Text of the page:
Have you ever wondered why music is important to you?
Scientists have all sorts of explanations, but you probably can’t live without your iPod, because the tunes you love speak to you. Those songs move you body and soul, and the singers say words you only wish you could say.
But despite the fame and fortune, the lives of those singers aren’t as great as you think they are–or were in the case of one rapper.
In the new book “Tupac Shakur: The Life and Times of an American Icon” (c.2010, Da Capo Press, $15.95/$20 Canada, 276 pages, includes index) by Tayannah Lee McQuillar and Fred L. Johnson III, Ph.D., you’ll read all about what this meant for Tupac.
Afeni Shakur (the rapper’s mother) was an activist. Born before the Civil Rights Movement, she joined the Black Panthers as an adult and quickly became a leader within the group. She conceived her first child while out on bail for conspiracy charges (she was subsequently found not guilty). She named the child Lesane but later re-named him Tupac, after a revolutionary Incan emperor.)
Although he was almost always homeless, had little to eat or wear, and thought many of the adults surrounding him were in trouble or in jail, Tupac Shakur grew up to be “a sensitive soul.”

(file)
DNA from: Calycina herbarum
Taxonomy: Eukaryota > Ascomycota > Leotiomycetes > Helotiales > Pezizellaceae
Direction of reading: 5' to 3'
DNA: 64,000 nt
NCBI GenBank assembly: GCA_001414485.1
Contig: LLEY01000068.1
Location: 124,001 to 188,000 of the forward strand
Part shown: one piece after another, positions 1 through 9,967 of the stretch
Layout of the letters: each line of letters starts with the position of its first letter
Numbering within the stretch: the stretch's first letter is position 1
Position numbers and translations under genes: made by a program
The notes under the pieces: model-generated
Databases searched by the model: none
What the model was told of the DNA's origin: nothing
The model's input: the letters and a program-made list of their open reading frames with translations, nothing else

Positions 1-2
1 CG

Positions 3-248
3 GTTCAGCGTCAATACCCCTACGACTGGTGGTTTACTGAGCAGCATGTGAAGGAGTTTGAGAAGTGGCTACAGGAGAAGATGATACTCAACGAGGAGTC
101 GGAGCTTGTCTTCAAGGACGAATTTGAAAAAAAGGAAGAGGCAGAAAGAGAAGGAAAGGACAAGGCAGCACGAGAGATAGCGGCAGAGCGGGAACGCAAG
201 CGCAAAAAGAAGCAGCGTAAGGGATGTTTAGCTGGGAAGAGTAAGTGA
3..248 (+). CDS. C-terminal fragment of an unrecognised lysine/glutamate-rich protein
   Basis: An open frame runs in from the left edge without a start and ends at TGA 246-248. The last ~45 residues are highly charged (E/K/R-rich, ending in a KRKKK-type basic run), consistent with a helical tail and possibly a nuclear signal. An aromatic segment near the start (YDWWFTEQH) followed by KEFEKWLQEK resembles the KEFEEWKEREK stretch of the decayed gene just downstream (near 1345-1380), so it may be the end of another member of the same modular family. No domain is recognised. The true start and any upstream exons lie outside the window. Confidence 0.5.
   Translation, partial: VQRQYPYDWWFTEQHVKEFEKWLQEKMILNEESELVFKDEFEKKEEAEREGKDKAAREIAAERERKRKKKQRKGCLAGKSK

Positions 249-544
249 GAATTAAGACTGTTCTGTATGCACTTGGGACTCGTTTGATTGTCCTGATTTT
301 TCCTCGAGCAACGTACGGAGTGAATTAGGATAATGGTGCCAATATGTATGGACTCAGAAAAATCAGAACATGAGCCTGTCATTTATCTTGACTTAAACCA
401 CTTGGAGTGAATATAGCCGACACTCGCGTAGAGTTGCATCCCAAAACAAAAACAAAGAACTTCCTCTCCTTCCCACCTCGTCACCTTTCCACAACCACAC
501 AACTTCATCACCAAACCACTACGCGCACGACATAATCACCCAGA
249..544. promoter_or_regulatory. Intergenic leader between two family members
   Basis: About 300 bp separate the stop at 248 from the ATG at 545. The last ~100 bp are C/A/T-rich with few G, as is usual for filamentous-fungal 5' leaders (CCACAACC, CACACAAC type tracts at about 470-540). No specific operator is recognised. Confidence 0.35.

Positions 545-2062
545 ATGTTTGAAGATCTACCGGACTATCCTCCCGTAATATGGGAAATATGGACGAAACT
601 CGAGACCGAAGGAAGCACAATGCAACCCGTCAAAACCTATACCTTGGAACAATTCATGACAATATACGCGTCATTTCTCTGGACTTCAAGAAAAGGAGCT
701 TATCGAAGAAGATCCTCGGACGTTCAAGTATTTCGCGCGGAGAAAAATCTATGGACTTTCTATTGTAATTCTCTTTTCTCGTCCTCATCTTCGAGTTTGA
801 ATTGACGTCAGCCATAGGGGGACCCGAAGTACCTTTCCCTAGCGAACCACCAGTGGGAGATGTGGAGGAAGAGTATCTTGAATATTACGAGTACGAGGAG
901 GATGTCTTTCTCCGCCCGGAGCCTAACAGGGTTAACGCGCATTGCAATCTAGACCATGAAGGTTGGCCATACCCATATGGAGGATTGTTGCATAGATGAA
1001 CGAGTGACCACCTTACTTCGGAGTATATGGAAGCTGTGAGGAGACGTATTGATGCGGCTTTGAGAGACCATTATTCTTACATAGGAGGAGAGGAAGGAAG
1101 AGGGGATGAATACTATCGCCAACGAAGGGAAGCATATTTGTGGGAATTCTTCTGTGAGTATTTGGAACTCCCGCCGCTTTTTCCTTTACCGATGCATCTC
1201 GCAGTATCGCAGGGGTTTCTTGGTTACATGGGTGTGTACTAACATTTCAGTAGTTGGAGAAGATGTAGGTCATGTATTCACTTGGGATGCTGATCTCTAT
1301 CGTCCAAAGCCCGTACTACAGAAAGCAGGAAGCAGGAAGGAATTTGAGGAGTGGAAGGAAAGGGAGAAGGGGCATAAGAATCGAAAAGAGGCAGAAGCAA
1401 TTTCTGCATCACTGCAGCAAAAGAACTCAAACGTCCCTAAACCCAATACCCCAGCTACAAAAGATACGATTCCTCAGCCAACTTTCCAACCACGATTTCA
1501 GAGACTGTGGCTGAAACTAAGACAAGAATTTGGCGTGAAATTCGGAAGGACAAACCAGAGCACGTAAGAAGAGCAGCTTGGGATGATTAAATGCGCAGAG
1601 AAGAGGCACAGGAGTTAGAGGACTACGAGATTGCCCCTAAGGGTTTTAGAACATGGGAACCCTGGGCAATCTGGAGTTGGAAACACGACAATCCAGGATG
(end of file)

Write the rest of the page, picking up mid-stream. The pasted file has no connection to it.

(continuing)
He attended Baltimore School for the Arts, acted in plays, wrote poetry and was well-versed in Shakespeare. His best friend was a White boy named John.
And then, to protect Tupac and his younger sister from violence in New York, Afeni sent them to California to live with a friend who turned out to be an angry alcoholic. Because he knew little about sports and a lot about literature, Tupac was preyed upon by rougher boys near his new home.
Trying to fit in, Tupac briefly dealt drugs. He couldn’t play basketball, but he was “stunning on the microphone,” which gained the attention of a White woman who took him under her wing. She nurtured Tupac’s talents and guided him, and within three years, he was a star.
But although Tupac’s career was on the rise, his life was out of control. Because of the lyrics, his songs were banned and vilified. He began hanging out with people who were into drugs and guns. He was shot, spent time in jail, and was shot again.
And in the end, Tupac’s music couldn’t save him.
Ostensibly a book about the life of a musician “Tupac Shakur,” that is merely half the story. The other half of the book is a reiteration of history and 1960s culture, tedious biographies, and plenty of repetition scattered around in chapters. True, authors McQuillar and Johnson include a thorough examination of the infamous feud between East and West coast rappers. But although well-done, it wasn’t enough.
The “extras” simply overshadowed the good in this book. I would have been happier, if “Tupac Shakur” had stuck with the story of the late rapper.
Consequently, if you’re looking for a definitive biography on the musician, this book isn’t quite what you want. It’s okay, but overall, “Tupac Shakur” just doesn’t wrap it up enough.